Thursday, March 13, 2014

Bison migrations, counter evidence?

Hornaday was convinced the bison migrated north-south in the Great Plains on a regular basis.

Still, there are doubts about how regular bison migrations would have been.

Hart in 2001 wrote a paper "Where the buffalo roamed--or did they?". In it, he revisits first-hand accounts of bison in the 18th and 19th centuries, questioning the assumption that bison had an annual north-south migration.

"...evidence from explorers' and other travelers' journals contradict...annual north-south migration...While bison moved, it does not appear they "migrated," if migration is defined as following a regular and predictable seasonal or annual route..."

Part of the debate becomes what negative evidence would have been necessary to refute migration? Certainly, bison responded to stochastic events, just like wildebeest do today. And some animals could be found to be resident year-round, just like non-migratory elk, which coexist next to migratory elk, are now. But, that doesn't mean that there wasn't a tendency for bison to follow similar patterns of long-distance movement.

The migrations that bison would have undertaken are on the order of 800 miles/1200 km a year in one direction.

That's a lot, but actually shorter than what many caribou migrate today. Individual caribou have been recorded to travel 5000 km in a year.

So, the distances estimated for bison to travel are reasonable. The spatio-temporal gradients in nutritional quality also would have been there to drive the migrations. Collected observations support the migration of animals in the 1800's.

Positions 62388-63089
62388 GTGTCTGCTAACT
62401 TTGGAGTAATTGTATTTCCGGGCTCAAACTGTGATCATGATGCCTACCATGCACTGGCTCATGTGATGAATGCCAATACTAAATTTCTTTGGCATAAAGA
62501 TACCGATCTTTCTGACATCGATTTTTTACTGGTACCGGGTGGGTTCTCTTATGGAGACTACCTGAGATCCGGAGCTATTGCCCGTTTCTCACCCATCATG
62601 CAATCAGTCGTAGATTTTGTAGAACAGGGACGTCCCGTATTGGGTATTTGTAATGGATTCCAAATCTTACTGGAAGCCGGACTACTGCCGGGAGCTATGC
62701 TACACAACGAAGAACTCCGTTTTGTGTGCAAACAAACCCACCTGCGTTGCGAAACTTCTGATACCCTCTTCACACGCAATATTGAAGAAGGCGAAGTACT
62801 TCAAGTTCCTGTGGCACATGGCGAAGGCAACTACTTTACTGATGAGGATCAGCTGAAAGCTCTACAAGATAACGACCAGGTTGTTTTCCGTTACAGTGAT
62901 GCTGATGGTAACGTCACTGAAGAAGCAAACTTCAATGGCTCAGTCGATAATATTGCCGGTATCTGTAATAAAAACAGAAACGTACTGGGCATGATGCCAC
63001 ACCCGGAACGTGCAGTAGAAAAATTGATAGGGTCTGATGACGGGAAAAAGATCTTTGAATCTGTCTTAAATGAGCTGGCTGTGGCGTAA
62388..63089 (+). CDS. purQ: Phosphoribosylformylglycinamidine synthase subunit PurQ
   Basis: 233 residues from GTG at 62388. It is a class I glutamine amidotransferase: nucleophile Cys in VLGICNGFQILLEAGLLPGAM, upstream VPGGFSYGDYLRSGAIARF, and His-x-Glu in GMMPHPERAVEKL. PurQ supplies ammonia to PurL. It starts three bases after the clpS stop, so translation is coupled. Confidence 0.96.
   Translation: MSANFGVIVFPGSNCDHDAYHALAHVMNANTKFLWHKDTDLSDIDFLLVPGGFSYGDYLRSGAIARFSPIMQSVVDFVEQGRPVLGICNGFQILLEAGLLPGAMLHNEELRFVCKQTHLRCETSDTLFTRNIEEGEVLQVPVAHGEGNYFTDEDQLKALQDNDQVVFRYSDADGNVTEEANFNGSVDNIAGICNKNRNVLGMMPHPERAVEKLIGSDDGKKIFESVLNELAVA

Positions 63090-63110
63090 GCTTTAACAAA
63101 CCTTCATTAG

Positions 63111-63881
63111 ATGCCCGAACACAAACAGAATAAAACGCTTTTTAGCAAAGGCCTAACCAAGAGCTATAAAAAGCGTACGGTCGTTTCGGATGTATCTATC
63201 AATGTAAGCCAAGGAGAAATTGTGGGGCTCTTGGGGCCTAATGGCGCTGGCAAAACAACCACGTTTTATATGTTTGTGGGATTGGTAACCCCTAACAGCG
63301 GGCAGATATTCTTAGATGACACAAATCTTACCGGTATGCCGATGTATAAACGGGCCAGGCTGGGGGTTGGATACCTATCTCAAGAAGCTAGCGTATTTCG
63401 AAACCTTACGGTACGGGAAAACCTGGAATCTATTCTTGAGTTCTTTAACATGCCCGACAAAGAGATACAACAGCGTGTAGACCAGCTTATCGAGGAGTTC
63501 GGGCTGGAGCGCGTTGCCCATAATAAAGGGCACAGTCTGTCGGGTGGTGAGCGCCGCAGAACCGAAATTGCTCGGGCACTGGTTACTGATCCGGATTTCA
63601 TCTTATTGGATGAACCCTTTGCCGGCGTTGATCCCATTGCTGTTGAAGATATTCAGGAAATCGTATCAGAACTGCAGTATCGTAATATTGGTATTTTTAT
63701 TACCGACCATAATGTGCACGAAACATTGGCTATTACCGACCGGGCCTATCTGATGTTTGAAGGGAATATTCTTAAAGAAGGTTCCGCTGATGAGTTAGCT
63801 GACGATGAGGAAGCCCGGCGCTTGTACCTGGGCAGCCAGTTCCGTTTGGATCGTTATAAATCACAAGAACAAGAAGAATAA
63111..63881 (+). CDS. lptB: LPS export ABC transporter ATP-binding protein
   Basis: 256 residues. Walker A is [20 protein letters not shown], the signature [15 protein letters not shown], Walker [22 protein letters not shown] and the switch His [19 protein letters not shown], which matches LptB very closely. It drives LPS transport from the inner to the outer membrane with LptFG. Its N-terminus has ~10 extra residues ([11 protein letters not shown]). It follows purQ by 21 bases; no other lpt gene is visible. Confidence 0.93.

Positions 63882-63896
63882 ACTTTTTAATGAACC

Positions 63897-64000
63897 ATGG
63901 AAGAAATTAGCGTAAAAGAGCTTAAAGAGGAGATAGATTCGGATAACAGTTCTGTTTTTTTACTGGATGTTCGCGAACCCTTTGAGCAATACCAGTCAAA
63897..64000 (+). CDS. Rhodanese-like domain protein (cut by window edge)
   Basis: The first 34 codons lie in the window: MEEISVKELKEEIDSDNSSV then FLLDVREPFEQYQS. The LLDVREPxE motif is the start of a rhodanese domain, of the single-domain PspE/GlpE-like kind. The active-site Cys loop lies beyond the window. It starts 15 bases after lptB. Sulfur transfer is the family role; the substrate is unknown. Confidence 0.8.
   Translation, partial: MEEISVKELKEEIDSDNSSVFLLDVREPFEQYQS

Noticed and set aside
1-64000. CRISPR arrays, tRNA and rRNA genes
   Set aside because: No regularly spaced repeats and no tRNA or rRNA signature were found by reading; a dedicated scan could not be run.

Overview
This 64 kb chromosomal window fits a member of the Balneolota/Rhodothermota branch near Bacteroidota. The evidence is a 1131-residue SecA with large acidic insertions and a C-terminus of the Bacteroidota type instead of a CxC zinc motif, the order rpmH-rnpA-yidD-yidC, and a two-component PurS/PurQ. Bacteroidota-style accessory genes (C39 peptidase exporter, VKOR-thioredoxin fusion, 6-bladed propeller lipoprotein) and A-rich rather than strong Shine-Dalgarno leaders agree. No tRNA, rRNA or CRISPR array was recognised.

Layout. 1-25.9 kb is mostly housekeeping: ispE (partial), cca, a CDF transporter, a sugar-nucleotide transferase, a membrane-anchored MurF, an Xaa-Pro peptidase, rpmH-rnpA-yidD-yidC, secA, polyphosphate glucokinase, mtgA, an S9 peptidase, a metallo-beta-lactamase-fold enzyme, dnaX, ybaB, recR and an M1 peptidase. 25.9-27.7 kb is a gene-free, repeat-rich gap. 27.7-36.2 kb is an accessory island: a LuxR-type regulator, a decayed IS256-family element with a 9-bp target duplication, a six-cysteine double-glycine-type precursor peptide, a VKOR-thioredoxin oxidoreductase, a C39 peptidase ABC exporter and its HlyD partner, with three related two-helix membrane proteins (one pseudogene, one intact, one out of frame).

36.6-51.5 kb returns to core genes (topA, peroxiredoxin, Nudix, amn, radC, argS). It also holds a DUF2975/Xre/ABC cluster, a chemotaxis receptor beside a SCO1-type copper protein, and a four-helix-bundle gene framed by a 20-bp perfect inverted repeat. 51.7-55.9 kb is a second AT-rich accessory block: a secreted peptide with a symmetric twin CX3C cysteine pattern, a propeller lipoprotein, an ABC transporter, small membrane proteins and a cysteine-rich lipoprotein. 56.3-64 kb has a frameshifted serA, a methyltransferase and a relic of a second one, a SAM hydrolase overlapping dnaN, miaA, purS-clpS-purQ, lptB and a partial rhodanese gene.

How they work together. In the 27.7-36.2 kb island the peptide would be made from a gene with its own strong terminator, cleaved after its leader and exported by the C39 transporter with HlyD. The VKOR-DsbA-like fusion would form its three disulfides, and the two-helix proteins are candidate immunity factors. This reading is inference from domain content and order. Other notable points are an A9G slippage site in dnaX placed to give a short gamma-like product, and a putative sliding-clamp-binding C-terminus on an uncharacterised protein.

We still need more information about what the potential weight gains of animals would be along the gradients in a typical year and the consequences for reproduction. In short, migration has to be associated with enhanced reproductive success to be evolutionarily stable. 

There is scattered evidence that bison reproduction is lower in the south than north, but those data have never been officially compiled.

At this point, we need better data on seasonal patterns of weight gain for bison in different parts of the ranges, which helps understand what can drive their migration better. 

Another tough thing is that bison diet is limited by protein concentrations in plants, not energy. Yet, most models of migration are based on energy balance. So, the driver of migrations is protein, but the currency is energy. That makes it hard to balance. New models are really needed that can work in protein and energy at the same time.

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